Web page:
Photo from Library of Congress

October 28, 2015 marks the 52nd anniversary of the sound of jackhammers demolishing New York City’s original Pennsylvania Station. The off-Broadway play The Eternal Space examines an unlikely friendship forged during the demolition, and we’ve asked its playwright Justin Rivers (also the tour guide for our popular Remnants of Penn Station tour) to share the top 10 secrets of the original Penn Station, including some never-before-published photographs from the show.

Also make sure to join our Remnants of Penn Station tour, lead by Justin himself:

Tour of the Remnants of Penn Station

10. The Last Building Standing in Original Penn Station Complex Was a Pub

Penn Station Demolition-Construction-NYCPhoto from Library of Congress

The Pennsylvania Railroad had to demolish 500 buildings and displace roughly 6,000 people to build Penn Station. The last building kept standing and operating was a pub so the construction workers had somewhere to drink. The company did not pay relocation expenses.

9. Before Penn Station Opened, Rail Passengers Had to Cross the Hudson River by Ferry

New Jersey ferry boat, 1900-1910. Photo from Library of Congress

Before Pennsylvania Station opened in 1910, those on the Pennsylvania Railroad coming from points west were not able to cross the Hudson River. All passengers had to disembark their trains in Jersey City and board ferries to get to Manhattan.

8. The Original Penn Station Was the Largest Indoor Public Space in the World When Built

Penn Station-Ron Ziel-Photoshop-Then and Now-NYCImage by Ron Ziel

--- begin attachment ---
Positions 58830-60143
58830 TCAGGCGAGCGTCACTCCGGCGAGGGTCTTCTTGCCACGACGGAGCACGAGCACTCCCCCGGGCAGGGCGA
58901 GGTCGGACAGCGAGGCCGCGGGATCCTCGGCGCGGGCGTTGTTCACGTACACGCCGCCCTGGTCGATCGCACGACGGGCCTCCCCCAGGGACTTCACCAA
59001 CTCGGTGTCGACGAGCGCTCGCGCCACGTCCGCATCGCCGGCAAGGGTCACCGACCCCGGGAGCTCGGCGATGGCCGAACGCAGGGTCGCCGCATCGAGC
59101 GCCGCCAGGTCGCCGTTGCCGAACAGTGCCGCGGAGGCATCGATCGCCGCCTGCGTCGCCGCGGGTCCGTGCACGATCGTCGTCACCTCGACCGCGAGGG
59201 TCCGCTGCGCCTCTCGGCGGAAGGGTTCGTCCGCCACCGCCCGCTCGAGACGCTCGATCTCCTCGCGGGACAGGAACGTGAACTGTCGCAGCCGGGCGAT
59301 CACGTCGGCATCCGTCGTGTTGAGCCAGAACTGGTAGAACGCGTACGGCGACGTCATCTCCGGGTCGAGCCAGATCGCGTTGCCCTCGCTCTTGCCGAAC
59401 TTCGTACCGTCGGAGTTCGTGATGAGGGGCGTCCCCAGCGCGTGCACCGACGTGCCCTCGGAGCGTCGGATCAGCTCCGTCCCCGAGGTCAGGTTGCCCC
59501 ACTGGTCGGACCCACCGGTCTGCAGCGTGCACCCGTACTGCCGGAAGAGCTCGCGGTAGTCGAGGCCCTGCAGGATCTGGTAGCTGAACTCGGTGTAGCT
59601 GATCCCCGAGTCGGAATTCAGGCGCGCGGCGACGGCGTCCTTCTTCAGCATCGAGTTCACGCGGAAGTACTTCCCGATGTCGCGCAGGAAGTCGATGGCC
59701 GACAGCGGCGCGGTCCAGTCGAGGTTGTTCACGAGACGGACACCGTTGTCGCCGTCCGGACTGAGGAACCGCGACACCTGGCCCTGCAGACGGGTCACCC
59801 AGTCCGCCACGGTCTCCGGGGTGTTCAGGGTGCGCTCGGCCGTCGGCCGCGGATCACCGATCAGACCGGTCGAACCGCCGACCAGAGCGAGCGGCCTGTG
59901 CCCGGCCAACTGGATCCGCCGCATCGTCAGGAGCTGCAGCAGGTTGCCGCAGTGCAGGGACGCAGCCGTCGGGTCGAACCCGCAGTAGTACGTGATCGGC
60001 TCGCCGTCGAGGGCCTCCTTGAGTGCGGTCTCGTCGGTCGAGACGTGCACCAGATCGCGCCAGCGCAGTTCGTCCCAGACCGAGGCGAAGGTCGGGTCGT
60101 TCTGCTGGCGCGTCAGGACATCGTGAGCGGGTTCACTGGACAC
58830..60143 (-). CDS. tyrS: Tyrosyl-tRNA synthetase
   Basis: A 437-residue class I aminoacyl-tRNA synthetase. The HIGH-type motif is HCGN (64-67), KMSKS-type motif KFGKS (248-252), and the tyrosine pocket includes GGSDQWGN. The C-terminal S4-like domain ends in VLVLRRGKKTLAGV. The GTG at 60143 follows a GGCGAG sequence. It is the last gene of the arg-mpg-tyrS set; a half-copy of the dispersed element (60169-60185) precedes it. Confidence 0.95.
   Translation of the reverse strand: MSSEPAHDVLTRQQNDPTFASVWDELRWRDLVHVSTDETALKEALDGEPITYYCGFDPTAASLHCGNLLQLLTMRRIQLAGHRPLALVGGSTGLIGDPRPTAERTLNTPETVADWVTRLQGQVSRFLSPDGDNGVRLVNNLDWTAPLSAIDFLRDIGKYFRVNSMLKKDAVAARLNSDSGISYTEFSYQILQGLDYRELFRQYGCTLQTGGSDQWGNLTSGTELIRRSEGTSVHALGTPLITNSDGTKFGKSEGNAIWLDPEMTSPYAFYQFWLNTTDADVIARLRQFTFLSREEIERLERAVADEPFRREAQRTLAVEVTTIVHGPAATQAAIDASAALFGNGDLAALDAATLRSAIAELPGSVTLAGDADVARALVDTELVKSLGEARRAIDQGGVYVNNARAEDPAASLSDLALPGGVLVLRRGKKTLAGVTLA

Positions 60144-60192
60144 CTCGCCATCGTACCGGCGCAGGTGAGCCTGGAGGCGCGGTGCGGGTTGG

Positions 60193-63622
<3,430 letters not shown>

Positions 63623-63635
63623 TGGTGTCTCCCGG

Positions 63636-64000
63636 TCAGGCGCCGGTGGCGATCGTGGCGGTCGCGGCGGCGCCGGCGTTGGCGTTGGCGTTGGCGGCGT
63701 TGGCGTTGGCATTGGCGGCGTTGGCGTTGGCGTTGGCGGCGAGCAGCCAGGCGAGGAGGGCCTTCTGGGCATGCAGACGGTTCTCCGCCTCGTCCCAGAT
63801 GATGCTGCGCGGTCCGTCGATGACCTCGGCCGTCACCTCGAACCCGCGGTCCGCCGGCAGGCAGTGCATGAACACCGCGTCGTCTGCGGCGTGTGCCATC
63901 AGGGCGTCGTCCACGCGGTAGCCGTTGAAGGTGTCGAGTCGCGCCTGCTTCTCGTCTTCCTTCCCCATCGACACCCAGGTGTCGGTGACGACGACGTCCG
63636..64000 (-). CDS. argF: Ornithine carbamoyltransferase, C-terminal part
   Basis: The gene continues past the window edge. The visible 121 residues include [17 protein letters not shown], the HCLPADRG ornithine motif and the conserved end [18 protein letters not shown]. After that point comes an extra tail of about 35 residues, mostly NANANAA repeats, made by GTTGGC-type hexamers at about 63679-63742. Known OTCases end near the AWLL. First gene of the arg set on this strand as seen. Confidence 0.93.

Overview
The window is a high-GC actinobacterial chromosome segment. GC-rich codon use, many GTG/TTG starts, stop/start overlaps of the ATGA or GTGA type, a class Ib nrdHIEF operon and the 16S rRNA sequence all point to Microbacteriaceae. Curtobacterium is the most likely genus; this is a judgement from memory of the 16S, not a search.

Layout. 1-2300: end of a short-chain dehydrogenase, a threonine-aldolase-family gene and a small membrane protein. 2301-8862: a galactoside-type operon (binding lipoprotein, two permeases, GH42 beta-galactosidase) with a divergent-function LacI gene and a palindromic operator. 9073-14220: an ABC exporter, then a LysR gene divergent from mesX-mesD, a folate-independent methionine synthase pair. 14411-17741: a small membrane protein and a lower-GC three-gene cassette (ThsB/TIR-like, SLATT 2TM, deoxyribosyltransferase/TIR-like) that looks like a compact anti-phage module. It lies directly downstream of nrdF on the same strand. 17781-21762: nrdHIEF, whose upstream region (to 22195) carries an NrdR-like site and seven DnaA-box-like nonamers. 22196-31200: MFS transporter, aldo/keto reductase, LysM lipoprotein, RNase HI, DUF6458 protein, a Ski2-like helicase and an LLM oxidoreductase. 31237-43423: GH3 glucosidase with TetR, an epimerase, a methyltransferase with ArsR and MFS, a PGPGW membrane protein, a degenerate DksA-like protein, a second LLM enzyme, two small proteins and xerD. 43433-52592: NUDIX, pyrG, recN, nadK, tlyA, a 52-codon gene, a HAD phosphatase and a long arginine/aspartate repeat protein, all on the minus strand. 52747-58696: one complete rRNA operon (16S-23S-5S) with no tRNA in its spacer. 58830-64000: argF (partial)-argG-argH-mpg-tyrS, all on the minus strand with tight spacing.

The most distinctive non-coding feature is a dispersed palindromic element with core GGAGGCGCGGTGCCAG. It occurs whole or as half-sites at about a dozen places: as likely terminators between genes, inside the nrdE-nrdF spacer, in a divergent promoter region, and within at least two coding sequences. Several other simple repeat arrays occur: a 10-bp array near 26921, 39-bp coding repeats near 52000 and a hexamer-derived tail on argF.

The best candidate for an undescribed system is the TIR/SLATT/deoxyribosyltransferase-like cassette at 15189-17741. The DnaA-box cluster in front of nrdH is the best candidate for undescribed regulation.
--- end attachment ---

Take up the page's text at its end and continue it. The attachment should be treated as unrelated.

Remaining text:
The former Penn Station covered two city blocks and 8 acres of land making the largest indoor public space in the world when it opened.

7.  Penn Station Was the First To Have Separate Concourses for Arrivals and Departures

Photo from Library of Congress

The former Penn Station was the first train station to allocate separate concourses for arriving and departing passengers.

6. The Original Penn Station Was Just One Piece of a Larger Construction Project

Photo from Library of Congress

Pennsylvania Station was really just one piece of a larger $114 million (approximately $2.5 billion in today’s money) puzzle that included a new right-of-way from Newark to Manhattan, bridges, tunnels underneath the Hudson and East Rivers, and a new rail yard in Queens. At its peak of operation in the 1920s, Pennsylvania Railroad boasted 28,000 miles of track and 279,000 employees. At the same time, it was running 6,700 trains a day transporting fully 10 percent of all freight in America, and 20 percent of all passengers.

Still the scope of Penn Station is staggering: roughly 550,000 cubic feet of stone, 27,000 tons of steel, and 15 million bricks were used during construction of Penn Station

5. Pennsylvania Station Was Only 53 years old When Demolished Started

Penn Station Demolition-Photo-Norman McGrath-2One of the original eagles of Penn Station. Find out where they are now. Photograph by Norman McGrath

Pennsylvania Station, although looking much older, was only 53 years old when its demolition commenced in 1963. The glass ceiling had been painted over for safety during World War II and was never undone, lending to the perception of a station in decline. Penn Station’s demolition was precipitated by the bankrupting of the Pennsylvania Railroad, who was forced to sell its air rights.

4. Not One Day of Train Travel Was Disrupted for Demolition of Penn Station

Demolition Penn Station-Photography-Norman McGrath-The Eternal Space-Kickstarter-NYC-004Photograph by Norman McGrath